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Drone carrying drugs, hacksaw blades crashes at Oklahoma prison

A drone that was carrying a package that contained two hacksaw blades, a cellphone, a cellphone battery, two packages of cigarettes, a hands-free device, two packs of cigars, super glue, a 5.3-ounce bag of marijuana, a 0.8 ounce bag of methamphetamine and a less than 1 gram bag of heroin, is pictured in this undated handout photo provided by the Oklahoma Department of Corrections. REUTERS/Oklahoma Department of Corrections/Handout via Reuters

OKLAHOMA CITY (Reuters) - A drone carrying mobile phones, drugs, hacksaw blades and other material dangling in a bundle from a fishing line crashed at the Oklahoma State Penitentiary in McAlester before inmates could grab the contraband, prison officials said on Tuesday.

The drone clipped razor wire on prison walls on Monday and lost control before crashing into prison grounds in what the officials said was the first attempt in the state to smuggle material into a prison with an unmanned aerial vehicle.

The package contained two hacksaw blades, a mobile phone, a mobile phone battery, a hands-free device, two packages of cigarettes, two packs of cigars, super glue, a 5.3-ounce bag of marijuana, a 0.8 ounce bag of methamphetamine and a bag of heroin weighing less than one gram.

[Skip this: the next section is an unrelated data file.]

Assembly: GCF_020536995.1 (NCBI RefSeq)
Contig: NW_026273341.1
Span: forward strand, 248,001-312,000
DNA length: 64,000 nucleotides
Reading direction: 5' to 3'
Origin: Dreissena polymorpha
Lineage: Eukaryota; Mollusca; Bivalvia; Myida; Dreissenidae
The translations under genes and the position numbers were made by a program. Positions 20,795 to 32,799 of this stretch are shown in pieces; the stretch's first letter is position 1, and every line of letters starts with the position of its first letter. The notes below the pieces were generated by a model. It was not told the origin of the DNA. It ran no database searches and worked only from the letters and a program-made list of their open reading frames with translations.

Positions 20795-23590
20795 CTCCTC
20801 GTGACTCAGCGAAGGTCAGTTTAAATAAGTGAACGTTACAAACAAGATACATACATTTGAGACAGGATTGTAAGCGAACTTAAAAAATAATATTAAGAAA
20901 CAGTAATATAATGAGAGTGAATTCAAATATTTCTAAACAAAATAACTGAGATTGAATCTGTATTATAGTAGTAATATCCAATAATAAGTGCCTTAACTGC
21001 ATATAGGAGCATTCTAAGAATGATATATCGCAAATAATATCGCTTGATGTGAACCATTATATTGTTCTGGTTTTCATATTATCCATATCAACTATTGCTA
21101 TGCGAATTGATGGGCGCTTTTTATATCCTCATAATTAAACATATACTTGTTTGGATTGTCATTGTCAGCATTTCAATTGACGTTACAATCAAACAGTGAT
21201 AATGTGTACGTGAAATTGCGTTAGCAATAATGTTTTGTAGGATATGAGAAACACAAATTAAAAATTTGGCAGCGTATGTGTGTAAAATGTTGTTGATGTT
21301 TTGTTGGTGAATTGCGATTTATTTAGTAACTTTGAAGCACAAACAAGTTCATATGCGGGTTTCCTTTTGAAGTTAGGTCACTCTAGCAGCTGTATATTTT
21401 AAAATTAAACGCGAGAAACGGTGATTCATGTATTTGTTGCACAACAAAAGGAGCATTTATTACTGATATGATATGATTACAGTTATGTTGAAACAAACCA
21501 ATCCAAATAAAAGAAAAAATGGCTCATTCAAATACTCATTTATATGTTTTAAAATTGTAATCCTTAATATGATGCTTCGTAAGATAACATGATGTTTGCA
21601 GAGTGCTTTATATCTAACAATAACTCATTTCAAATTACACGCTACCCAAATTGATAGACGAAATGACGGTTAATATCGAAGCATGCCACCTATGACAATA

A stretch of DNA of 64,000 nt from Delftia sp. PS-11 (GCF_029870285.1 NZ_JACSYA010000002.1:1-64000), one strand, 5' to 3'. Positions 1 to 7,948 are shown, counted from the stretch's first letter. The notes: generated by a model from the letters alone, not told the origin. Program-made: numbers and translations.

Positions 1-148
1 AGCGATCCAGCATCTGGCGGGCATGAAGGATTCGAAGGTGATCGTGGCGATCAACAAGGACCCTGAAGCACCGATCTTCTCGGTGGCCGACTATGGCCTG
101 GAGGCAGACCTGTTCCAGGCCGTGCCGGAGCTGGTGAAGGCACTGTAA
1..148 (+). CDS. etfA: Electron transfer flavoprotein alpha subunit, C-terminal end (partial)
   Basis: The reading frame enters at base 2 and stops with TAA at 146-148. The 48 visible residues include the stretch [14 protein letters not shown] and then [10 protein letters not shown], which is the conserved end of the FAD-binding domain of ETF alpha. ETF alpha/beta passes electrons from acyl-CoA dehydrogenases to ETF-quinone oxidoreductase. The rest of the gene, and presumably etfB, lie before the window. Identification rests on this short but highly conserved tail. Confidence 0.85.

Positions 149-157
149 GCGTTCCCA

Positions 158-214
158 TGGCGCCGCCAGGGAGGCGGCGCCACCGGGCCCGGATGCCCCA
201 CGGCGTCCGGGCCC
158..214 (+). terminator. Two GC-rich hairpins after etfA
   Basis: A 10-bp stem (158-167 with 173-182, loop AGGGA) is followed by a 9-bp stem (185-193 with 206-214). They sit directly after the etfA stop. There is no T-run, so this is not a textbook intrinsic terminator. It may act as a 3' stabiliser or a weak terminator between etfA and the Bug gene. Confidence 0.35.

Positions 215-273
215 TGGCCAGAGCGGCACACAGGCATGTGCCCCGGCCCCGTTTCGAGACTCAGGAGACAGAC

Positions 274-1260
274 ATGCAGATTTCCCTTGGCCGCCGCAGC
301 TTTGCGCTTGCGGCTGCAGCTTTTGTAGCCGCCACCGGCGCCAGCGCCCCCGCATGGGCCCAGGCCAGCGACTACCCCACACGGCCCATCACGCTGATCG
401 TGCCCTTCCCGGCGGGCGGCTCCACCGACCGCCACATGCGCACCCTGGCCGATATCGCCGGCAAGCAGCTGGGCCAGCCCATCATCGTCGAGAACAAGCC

“I applaud and commend the quick action and diligence on the part of the staff who noticed the UAV that entered the prison grounds,” said Oklahoma Department of Corrections Director Robert Patton. McAlester is about 130 miles southeast of Oklahoma City.

Similar attempts to smuggle contraband by drones have taken place at prisons in other U.S. states.

In August, a drone dropped a package of heroin, marijuana and tobacco in the recreation yard of an Ohio prison, sparking a fight among inmates trying to pick up the contraband.

Last year, a drone was used to try to smuggle phones, marijuana and tobacco into a South Carolina maximum security prison, but it crashed outside the facility’s walls.

The drone in the Oklahoma incident has been turned over to the Department of Correction’s office of the Inspector General for further investigation. No arrests have been made.

Reporting by Heide Brandes; Writing by Jon Herskovitz; Editing by Mohammad Zargham